Chris Mann certainly shined as a finalist on The Voice, but his star has risen even higher since the hit show's second season. In 2012, Mann signed with Faircraft/Republic, a new label formed by renowned producer/music executive Ron Fair (Christina Aguilera, Mary J. Blige). His debut full-length, Roads, introduced a whole new generation to the classical-pop genre and shot straight to No. 1 on Billboard's Heatseekers Chart and Top 5 on Billboard's Classical Chart. Upon its release, he gave numerous high- profile television performances, including playing for President Barack Obama and First Lady Michelle Obama as part of TNT’s “Christmas In Washington” special, appeared on “The Today Show,” the “Tonight Show with Jay Leno, and “NBC’s “Christmas in Rockefeller Center Special.” Mann also released a holiday EP, Home For Christmas, which was sold exclusively at Walmart and hit No. 1 on the chain's Best-Selling Albums List.
He kicked off 2013 with a performance on “Conan” and his very own PBS Special helmed by award- winning producer Ken Ehrlich. Titled “A Mann For All Seasons,” the show features special guest appearances by multi-platinum artist Martina McBride and Mindi Abair and is a re-creation of the Elvis Presley ’69 Comeback Special with Chris performing in a boxing ring on a Sony soundstage.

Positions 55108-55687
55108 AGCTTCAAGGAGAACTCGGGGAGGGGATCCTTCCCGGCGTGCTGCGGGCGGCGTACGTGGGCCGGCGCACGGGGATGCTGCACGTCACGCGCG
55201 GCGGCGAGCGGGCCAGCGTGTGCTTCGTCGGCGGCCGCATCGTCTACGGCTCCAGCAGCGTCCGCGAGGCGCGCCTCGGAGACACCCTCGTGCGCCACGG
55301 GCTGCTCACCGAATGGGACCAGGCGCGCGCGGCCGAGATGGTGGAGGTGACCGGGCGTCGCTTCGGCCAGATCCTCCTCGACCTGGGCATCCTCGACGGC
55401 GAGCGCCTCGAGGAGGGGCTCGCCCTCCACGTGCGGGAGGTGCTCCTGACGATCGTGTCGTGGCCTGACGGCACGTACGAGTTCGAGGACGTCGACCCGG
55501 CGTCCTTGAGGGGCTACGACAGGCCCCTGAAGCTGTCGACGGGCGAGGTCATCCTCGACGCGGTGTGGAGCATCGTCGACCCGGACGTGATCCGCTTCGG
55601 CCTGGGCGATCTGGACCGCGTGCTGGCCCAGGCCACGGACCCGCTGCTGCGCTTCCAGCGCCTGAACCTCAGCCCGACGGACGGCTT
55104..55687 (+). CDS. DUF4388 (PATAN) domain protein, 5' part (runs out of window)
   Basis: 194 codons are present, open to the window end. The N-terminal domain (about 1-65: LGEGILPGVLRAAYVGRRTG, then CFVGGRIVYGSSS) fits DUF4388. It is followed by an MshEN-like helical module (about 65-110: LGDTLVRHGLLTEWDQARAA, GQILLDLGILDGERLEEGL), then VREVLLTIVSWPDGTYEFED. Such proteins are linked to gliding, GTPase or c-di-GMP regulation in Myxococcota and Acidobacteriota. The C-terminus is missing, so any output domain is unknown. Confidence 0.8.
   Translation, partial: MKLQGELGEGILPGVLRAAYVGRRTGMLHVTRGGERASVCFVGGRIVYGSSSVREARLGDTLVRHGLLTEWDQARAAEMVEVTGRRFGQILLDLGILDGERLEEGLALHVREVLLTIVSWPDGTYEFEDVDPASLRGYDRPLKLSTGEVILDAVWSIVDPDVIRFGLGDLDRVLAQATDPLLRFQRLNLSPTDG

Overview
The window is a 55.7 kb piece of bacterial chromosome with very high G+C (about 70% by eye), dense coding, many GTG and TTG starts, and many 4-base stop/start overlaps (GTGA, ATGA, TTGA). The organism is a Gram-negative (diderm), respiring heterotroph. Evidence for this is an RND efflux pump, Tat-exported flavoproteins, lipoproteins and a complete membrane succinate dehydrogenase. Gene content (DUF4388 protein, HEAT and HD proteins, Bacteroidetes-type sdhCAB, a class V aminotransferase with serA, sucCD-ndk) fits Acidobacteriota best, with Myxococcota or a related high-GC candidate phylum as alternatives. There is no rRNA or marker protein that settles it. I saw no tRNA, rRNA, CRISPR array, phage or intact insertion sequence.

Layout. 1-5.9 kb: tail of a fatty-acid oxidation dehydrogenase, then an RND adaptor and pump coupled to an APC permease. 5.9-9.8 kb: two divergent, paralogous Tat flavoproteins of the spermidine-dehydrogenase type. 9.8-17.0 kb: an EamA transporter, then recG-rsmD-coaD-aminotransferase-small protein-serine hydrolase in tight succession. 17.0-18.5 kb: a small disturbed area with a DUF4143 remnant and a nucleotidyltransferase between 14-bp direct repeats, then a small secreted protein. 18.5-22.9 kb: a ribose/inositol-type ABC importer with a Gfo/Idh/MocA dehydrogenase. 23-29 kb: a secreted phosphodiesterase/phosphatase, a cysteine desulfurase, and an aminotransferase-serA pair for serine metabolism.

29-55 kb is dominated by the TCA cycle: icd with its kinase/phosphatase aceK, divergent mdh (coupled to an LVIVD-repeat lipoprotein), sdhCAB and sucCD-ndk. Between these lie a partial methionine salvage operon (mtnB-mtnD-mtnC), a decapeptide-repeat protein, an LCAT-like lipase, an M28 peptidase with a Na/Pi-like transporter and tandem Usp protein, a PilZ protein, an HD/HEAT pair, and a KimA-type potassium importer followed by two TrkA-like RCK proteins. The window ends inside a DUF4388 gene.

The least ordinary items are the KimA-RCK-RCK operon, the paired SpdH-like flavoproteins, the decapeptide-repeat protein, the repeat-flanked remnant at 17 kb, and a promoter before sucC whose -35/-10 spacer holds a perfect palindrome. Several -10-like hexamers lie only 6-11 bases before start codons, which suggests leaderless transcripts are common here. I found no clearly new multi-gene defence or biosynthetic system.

The aptly-titled Roads represents the culmination of a long and challenging journey for this gifted and dedicated young artist, who’d been pushing forward against what had appeared to be overwhelming odds. After studying opera at Vanderbilt in Nashville, the Wichita, Kansas, native had spent years singing in clubs and auditioning for record labels without a nibble, until three years ago, when one classical label took a chance on him. Mann was working on what would have been his debut album when he was abruptly dropped, the victim of a wholesale regime change at the company. Devastated, he started working behind the scenes as a session singer on Glee, and occasionally getting on camera as a member of the fictional vocal group the Warblers. He was making a decent living, and for a while he managed to convince himself that it was what he should be doing with his career.
“I never doubted my talent, but I had so many people not know what to do with me that I started to think I was weird,” Mann explains. “So I spent the next couple of years doing pop, until I realized I was wasting my time, and my voice, trying to dumb it down. I decided to go back to the genre I love—what I’d dedicated my whole life to learning how to do—classically based pop music.”